Need Fast Web Access? Try Chromium OS on a Stick
We’ve all had those moments at an airport waiting room, hotel lobby or coffee shop when we just want to yank out our laptops, hop onto the Web, check our e-mail and get offline. Try that with a Windows notebook and you’re talking about a few minutes to boot up, and maybe even longer to shut down. Your plane could be gone by then.
The solution? Arm yourself with a USB flash drive loaded with Google’s new Chromium OS. Boot your notebook with that when you’re pressed for time and you’ll be on and off the Web in less than a minute each way. Don’t want to boot with Chromium right now? Just remove the USB drive before your next boot-up. Your Windows notebook will forget all about Chromium and boot up normally.
As we reported earlier, a Twitter user Hexxeh has brewed a version of Chromium that boots a Windows, Linux or Mac computer from a USB drive. The latest build requires an empty USB flash drive (installing Chromium will wipe it) with a capacity of as little as 1GB.
Unlike Microsoft Windows, which loads from your notebook’s hard disk, Chromium will run entirely from your USB stick. The Chromium OS assumes that all of your data is on the Internet, be it your contacts, e-mail, documents or other files. If all you need at the moment is Web access, Chromium on a stick provides a much faster route to the Web.
To my surprise, my vintage, 2007 Gateway MT3418 running Windows Vista Home was able to boot the current “Cherry” version of Hexxeh’s Chromium build from a 2GB USB flash drive with few hiccups. In about 50 seconds -- including the time it took me to enter my Google ID and password -- Chromium was ready for work.
By comparison, under Windows it took the same notebook almost five minutes from power on to the moment its Google Chrome Web browser became responsive enough for me to access my e-mail. As with any beta software, your mileage will vary; Chromium doesn’t support all hardware at this point and may not boot with your unit.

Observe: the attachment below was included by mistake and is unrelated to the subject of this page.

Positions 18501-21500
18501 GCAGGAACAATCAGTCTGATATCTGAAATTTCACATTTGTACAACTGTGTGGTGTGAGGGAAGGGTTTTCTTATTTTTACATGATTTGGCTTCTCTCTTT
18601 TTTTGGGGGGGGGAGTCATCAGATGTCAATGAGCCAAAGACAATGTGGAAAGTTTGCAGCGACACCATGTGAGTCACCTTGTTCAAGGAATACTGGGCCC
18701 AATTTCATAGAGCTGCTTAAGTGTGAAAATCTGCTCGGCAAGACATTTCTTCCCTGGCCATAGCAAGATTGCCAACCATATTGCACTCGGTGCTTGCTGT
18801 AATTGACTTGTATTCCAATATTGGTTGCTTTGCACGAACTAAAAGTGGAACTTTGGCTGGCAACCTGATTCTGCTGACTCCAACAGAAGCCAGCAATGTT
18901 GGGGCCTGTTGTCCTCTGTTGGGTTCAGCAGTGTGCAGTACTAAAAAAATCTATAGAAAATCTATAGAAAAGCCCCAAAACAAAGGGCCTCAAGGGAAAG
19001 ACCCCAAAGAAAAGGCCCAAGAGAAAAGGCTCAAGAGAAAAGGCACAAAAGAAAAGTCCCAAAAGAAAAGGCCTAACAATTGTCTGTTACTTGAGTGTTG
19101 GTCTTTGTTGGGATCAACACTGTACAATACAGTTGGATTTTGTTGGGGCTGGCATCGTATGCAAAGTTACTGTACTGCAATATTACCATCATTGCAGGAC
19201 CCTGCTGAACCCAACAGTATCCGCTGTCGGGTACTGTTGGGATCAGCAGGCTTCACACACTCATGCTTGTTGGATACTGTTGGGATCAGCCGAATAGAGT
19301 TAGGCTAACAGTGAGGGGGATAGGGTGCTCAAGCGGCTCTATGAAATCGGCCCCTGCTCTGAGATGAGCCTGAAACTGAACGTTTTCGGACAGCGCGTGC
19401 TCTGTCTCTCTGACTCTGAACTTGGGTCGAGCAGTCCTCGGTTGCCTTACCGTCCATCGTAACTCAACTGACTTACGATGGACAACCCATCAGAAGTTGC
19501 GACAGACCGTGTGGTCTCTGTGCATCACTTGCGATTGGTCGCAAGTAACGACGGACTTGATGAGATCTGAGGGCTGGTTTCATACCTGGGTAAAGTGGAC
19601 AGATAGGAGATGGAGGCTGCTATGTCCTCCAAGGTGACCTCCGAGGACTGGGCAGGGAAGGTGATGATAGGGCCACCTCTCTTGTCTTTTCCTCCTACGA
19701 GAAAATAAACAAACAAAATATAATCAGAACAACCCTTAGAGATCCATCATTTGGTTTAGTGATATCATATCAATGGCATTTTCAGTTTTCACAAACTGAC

If you’re familiar with the Chrome browser for Windows, navigating Chromium will not be a problem. It comes preloaded with links to popular e-mail sites such as GMail, Hotmail, Yahoo Mail and other popular Web sites such as YouTube and Hulu. The current version of Chromium includes improved Wi-Fi support, which is managed from a tiny, easy-to-miss network icon in the upper right corner of the screen.
The steps for creating a bootable version of Chromium on a flash drive for a Windows PC are fairly easy:
- Get an empty USB flash drive with at least a 1GB capacity. Bigger is better since later versions of Chromium may grow.
- Download WinRAR (http://www.rarlab.com) or another utility that can decompress GZ archives.
- Download Windows Image Writer from Hexxeh's Web site. UnZip the file. Windows can accomplish that by itself. Right-click on the file and click on “Extract All.” Go to the folder where the unzipped files were saved and click on “Win32DiskImager.exe” to start the program.
- Download Hexxeh’s Chromium OS build from his Web site. It’s big, and will take a while on a slow connection. Instructions for Linux and Mac machines can be found here as well.
- Using WinRAR or a compatible utility, decompress the downloaded GZ archive file onto your computer. Note the location of the extracted image file.
- Insert the empty flash drive into your computer.
- Use Windows Image Writer to open the extracted image file and install the image of Chromium onto the flash drive. Make sure you select the correct drive letter for the USB drive since writing the image erases all data on the selected drive.
- Once the image has been written to the flash drive, it’s ready to go.
Set up your notebook so that it boots from the USB port first. This requires you to edit your notebook’s BIOS settings; something only experienced notebook users should attempt. In some computers the BIOS settings can be accessed by hitting the F2 key as soon as the computer starts booting up. Sometimes you can express directly to a one-time boot-order menu by hitting F10 instead. Check your computer’s manual for the final word.
With the flash drive in place in a USB slot, power up the notebook. Within a minute you should get a blue screen (no, not that blue screen) with spaces for your Google ID and password. Shutting down Chromium is easy. Use your notebook’s power button: There is no shutdown feature in Chromium.
Final word: Good luck. After all this effort it still may not work.